By Ian Marsh
Published: October 29, 2013
The Wolfe Institute held a talk last Monday entitled “Egypt at the Crossroads,” featuring Abdalla Hassan, an Egypt-based journalist, and Brooklyn College history professor Louis Fishman.
Hassan, who graduated Brooklyn College in 1994, currently lives in Egypt and reported on the actions and protests swarming the country in the moments since its revolution. He also spoke about those living in highly violent areas and the government’s involvement.
“Democracy is a learning process,” he said. “We need to create a grassroots movement and not look to the army for help.”
Egyptian president Mohamed Morsi was deposed in July by the Egyptian military following protests against his rule. Many of his supporters have been killed in confrontations with police after his overthrow.
The latest events surrounding Morsi’s overthrow and the violence against protesters are particularly disturbing to Hassan. The military is currently in control of the government and has said it will institute a route to democracy.
“The protesters didn’t ask for a road map,” Hassan said. “They asked for early presidential elections.”
A Facebook page in memory of Khaled Said—a young man who was brutally beaten to death by undercover police after witnessing police brutality—was the starting point of the revolution.
Hassan added that a movement soon developed the slogans “Bread, Freedom, Social Justice, and Human Dignity.”
Hosni Mubarak was also overthrown in Egypt after mass protests, which were covered heavily in international media.
But since his initial overthrow, Egypt has experienced violence and series of power grabs, which destabilized the country, according to Hassan.
“Right now Egypt feels a little like America after 9/11. People want the government to ensure security,” Hassan said.
He adds that such feeling makes it unlikely for the original demands of the revolution to be fulfilled in the near future.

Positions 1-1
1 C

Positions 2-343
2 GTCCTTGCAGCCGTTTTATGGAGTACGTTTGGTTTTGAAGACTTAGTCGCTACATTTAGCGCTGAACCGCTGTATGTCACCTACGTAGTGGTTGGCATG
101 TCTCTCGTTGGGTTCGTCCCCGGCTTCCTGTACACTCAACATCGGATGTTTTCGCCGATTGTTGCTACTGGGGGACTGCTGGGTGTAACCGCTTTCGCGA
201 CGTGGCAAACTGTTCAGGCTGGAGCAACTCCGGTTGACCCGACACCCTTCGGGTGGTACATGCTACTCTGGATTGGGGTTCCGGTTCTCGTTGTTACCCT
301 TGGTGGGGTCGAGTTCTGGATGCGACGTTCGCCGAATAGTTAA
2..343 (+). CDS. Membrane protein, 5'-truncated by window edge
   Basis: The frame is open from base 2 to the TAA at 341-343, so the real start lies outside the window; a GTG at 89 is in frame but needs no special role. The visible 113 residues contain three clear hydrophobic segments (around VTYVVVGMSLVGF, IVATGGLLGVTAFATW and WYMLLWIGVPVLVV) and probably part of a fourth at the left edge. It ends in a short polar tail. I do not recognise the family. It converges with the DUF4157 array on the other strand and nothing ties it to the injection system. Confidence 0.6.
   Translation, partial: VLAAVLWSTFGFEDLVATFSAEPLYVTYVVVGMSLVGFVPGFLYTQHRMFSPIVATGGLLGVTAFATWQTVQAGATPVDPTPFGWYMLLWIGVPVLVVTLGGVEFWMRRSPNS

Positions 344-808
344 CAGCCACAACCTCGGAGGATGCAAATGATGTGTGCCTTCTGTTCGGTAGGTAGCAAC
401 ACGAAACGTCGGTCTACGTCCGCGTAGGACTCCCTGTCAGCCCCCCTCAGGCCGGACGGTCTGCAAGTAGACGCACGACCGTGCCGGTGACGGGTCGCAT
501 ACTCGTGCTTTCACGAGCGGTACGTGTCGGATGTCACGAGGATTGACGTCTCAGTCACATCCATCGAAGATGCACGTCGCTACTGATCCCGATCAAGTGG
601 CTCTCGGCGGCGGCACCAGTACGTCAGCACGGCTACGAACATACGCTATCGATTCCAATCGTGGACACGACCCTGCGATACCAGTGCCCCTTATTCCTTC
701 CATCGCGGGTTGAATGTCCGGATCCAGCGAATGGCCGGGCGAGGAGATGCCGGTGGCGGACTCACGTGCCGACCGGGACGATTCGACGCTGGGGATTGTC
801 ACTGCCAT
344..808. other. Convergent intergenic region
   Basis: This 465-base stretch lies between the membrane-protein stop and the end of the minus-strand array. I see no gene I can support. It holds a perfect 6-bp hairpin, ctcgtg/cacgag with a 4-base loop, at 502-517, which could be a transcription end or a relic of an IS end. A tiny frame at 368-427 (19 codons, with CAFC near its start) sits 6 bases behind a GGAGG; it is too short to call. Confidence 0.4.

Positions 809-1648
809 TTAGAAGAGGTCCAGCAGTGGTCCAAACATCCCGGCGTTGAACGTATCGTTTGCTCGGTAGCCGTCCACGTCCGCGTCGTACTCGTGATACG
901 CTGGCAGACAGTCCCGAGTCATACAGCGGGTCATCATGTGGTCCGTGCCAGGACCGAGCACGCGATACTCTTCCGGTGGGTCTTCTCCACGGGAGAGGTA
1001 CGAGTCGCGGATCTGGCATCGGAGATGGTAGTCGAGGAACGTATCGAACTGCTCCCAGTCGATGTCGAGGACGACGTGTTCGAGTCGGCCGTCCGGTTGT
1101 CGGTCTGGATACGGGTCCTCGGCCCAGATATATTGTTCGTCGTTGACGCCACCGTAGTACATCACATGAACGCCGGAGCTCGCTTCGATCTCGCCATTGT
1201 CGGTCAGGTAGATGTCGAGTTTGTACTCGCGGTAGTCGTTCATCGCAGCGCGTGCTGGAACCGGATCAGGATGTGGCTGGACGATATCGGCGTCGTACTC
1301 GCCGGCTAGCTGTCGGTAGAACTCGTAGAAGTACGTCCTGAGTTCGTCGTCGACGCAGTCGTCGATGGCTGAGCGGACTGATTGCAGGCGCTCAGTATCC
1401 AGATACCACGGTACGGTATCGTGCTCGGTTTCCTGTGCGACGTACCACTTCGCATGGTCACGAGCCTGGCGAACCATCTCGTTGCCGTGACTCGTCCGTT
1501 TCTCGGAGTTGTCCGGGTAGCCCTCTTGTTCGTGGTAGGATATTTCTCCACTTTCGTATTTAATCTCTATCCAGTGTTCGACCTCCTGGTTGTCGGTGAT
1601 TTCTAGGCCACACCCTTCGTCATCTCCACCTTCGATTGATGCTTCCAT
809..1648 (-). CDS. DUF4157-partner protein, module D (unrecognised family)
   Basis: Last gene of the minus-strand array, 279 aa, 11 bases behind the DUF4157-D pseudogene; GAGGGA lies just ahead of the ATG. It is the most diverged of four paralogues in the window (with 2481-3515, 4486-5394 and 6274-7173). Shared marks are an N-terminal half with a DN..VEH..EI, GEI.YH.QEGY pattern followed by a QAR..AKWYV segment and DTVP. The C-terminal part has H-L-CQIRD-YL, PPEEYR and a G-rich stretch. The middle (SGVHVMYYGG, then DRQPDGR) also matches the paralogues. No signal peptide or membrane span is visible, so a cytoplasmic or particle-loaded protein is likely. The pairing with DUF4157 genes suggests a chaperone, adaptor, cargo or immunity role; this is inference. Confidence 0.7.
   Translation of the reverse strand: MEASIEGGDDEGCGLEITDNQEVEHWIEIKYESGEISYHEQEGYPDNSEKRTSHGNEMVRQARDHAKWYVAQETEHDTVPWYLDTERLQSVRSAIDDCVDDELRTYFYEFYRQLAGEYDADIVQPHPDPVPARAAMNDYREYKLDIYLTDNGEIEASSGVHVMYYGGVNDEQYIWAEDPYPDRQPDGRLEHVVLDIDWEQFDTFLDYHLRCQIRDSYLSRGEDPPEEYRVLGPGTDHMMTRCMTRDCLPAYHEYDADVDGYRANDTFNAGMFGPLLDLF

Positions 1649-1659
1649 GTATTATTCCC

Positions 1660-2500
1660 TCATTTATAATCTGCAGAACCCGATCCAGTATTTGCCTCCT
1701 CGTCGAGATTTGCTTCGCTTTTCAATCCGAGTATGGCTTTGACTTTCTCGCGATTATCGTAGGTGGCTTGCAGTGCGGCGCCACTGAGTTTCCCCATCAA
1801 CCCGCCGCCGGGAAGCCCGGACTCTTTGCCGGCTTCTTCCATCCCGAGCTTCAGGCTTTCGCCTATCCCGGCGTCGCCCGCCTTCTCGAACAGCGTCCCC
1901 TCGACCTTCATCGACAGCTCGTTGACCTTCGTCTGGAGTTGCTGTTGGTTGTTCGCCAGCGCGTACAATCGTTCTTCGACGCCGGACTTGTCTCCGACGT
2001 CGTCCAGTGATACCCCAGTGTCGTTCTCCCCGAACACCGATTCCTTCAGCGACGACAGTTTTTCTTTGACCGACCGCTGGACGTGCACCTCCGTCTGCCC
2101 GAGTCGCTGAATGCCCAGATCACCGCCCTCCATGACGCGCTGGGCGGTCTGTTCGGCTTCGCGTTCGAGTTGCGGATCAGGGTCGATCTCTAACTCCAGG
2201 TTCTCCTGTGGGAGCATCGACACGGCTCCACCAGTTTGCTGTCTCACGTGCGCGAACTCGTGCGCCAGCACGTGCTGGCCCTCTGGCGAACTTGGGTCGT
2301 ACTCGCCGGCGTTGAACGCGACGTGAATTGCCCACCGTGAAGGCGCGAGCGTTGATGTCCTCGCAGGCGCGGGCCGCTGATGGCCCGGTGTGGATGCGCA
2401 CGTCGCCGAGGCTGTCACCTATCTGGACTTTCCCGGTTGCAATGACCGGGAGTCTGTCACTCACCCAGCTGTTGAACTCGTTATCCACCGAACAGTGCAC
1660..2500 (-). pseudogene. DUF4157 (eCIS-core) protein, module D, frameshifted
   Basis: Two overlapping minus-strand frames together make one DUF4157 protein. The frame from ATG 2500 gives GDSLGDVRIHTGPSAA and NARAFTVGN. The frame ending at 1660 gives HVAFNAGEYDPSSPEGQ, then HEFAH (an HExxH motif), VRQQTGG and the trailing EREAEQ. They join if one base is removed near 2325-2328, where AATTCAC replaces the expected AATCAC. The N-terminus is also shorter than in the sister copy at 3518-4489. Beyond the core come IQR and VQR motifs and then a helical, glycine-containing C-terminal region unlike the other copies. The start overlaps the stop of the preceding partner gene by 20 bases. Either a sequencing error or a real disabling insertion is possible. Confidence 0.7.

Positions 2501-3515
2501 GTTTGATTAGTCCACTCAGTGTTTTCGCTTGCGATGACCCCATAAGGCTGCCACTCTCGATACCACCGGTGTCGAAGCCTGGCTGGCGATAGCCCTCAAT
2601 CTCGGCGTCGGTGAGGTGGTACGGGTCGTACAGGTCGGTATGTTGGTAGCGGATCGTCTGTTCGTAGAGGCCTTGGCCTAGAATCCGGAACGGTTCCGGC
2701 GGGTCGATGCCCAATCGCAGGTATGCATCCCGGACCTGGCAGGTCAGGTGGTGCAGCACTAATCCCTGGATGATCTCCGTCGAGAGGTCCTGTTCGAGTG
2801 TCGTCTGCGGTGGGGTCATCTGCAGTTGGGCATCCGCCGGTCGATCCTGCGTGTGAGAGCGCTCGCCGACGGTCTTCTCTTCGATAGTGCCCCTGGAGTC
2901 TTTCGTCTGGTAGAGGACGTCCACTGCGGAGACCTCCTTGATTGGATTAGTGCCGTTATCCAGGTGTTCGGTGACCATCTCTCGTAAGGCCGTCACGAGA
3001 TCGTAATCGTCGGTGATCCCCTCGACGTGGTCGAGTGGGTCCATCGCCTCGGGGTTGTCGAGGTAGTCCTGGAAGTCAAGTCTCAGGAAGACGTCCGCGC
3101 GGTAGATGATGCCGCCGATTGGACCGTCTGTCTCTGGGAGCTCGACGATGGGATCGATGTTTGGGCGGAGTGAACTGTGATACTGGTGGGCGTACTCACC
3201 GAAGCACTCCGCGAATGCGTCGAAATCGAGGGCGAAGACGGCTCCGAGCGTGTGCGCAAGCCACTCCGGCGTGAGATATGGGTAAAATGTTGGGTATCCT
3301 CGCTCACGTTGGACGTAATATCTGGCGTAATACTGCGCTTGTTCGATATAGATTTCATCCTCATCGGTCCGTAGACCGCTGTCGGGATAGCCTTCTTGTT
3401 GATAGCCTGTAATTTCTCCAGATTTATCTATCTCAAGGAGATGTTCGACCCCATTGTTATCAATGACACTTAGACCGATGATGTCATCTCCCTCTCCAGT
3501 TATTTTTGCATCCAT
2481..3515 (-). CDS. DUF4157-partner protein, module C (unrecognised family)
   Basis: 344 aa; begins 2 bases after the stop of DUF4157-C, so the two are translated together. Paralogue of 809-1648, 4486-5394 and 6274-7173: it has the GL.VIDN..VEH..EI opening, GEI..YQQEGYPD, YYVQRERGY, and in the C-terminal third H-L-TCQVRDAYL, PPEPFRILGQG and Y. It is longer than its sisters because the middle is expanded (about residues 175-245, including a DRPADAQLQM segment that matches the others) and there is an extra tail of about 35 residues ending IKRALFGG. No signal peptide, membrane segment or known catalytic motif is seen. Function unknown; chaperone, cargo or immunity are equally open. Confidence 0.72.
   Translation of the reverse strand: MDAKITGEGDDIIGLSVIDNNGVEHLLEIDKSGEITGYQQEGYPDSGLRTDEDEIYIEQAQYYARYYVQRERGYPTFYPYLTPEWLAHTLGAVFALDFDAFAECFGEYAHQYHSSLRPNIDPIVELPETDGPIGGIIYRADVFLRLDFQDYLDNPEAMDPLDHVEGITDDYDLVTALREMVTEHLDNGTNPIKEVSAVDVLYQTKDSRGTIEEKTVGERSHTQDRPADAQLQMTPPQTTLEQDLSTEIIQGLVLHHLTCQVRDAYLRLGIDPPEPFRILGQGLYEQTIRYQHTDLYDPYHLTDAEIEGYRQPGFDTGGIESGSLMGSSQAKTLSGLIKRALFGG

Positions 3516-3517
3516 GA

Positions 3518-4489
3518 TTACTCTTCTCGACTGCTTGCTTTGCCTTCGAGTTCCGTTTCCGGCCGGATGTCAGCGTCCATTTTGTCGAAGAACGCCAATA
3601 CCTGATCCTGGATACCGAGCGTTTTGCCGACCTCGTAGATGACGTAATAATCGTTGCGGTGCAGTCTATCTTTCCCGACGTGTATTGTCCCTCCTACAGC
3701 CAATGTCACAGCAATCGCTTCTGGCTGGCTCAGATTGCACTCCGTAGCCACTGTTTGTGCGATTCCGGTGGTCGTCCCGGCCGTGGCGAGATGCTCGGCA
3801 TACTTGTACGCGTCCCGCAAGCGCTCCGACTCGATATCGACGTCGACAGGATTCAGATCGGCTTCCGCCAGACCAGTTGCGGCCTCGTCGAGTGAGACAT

Professor Fishman responded briefly to Hassan’s talk, saying that Turkey, with a functioning democracy, could partially be a model for Egypt going forward. Fishman lives in Turkey part-time and studies Palestine during the late Ottoman period and contemporary Turkey.
He explained that Turkey’s history is completely different from Egypt’s, so it could not be seen as a direct model for Egyptian democracy. He argued that the Turkish democracy is not necessarily one to strive for, as 8,000 people have been jailed recently under anti-terror laws. However, there are some lessons that Egypt can take from Turkish history.
Current president of Turkey Tayyip Erdoğan succeeded in wresting power from the army. The army played a dominant role in Turkish politics throughout the nation’s recent history. In doing so, he had the support of liberals, which Egyptian resident Mohamed Morsi’s party the Muslim Brotherhood did not have.
Fishman finally added that Egypt might need to question its country’s past. Egypt, like Turkey, once had a military dictator who was revered, but now is seen differently in light.
As both Fishman and Hassan speak on the heavy topic, they both still appeared to be in waiting for a revolution, which remains unfinished. This includes Brooklyn College English professor Moustafa Bayoumi, who awaits more events in Egypt to unfold.
“I’m still waiting for the Egyptian revolution,” he said.